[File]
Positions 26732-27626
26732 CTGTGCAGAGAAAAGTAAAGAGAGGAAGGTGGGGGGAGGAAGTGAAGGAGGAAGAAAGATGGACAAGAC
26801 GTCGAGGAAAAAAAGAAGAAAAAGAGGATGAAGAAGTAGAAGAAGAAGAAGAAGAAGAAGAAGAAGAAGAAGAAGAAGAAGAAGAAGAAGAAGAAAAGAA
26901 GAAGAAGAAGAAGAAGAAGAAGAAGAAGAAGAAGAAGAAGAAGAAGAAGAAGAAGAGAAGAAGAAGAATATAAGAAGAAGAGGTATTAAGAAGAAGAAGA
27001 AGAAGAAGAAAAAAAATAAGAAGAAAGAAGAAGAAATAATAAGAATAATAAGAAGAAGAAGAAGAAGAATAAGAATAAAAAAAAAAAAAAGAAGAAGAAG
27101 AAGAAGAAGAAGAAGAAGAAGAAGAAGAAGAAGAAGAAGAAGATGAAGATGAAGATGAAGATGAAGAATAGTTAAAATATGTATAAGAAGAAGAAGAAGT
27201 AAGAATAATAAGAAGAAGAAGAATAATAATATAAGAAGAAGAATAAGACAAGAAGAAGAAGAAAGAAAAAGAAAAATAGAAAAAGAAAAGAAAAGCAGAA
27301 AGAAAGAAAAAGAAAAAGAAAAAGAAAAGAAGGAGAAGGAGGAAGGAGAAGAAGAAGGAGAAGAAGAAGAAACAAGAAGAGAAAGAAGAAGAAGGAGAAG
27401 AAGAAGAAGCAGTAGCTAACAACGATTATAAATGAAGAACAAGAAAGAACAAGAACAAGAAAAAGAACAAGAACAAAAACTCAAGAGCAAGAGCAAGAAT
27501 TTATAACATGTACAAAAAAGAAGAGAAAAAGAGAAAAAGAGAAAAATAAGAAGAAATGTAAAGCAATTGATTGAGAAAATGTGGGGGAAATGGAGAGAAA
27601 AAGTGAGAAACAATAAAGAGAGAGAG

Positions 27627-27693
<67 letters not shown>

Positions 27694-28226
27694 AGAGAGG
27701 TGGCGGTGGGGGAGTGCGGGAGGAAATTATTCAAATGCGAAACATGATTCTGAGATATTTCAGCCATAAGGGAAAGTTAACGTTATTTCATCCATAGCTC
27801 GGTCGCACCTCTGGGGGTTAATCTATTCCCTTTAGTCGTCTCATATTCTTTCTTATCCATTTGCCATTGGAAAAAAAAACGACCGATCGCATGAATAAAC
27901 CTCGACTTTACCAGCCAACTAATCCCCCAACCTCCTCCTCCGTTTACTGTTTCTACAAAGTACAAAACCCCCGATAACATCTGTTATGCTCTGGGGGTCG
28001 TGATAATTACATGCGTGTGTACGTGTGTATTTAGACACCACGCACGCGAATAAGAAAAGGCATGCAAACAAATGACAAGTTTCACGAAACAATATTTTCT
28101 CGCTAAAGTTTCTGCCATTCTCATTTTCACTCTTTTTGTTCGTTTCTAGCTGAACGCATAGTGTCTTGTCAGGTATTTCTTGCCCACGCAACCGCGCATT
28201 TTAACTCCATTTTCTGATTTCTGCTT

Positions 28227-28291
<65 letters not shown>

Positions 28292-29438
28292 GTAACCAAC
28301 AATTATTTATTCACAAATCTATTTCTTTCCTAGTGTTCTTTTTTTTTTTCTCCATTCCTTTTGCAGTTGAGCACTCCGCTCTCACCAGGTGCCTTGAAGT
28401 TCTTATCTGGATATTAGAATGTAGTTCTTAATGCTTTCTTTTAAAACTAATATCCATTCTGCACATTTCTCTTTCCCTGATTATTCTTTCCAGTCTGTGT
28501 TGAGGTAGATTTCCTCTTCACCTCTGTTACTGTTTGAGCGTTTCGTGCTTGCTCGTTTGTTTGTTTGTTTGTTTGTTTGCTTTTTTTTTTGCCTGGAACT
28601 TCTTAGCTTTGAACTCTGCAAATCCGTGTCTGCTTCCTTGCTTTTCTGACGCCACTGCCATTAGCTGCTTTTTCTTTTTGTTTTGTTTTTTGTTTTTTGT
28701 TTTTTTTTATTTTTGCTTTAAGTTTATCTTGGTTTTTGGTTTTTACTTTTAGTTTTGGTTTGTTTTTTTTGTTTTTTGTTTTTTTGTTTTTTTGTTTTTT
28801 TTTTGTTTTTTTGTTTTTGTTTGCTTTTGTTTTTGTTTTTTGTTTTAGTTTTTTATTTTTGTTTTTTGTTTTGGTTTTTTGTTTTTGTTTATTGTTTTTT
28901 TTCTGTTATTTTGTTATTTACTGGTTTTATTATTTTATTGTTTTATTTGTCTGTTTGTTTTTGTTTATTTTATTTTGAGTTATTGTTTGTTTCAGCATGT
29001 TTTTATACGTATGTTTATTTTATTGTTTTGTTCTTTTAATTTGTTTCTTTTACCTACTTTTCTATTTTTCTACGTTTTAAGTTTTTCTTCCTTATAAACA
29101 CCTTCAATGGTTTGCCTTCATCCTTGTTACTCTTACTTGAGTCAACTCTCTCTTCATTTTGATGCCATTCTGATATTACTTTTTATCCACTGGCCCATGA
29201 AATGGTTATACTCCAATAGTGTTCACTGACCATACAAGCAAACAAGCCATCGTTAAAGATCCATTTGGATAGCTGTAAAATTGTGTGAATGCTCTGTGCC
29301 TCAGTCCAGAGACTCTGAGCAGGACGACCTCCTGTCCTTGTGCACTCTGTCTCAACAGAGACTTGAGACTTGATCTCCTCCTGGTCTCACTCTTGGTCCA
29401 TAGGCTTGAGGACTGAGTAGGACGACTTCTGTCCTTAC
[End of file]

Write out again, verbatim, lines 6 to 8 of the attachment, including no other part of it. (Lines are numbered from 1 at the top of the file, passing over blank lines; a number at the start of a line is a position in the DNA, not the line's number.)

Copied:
27101 AAGAAGAAGAAGAAGAAGAAGAAGAAGAAGAAGAAGAAGAAGATGAAGATGAAGATGAAGATGAAGAATAGTTAAAATATGTATAAGAAGAAGAAGAAGT
27201 AAGAATAATAAGAAGAAGAAGAATAATAATATAAGAAGAAGAATAAGACAAGAAGAAGAAGAAAGAAAAAGAAAAATAGAAAAAGAAAAGAAAAGCAGAA
27301 AGAAAGAAAAAGAAAAAGAAAAAGAAAAGAAGGAGAAGGAGGAAGGAGAAGAAGAAGGAGAAGAAGAAGAAACAAGAAGAGAAAGAAGAAGAAGGAGAAG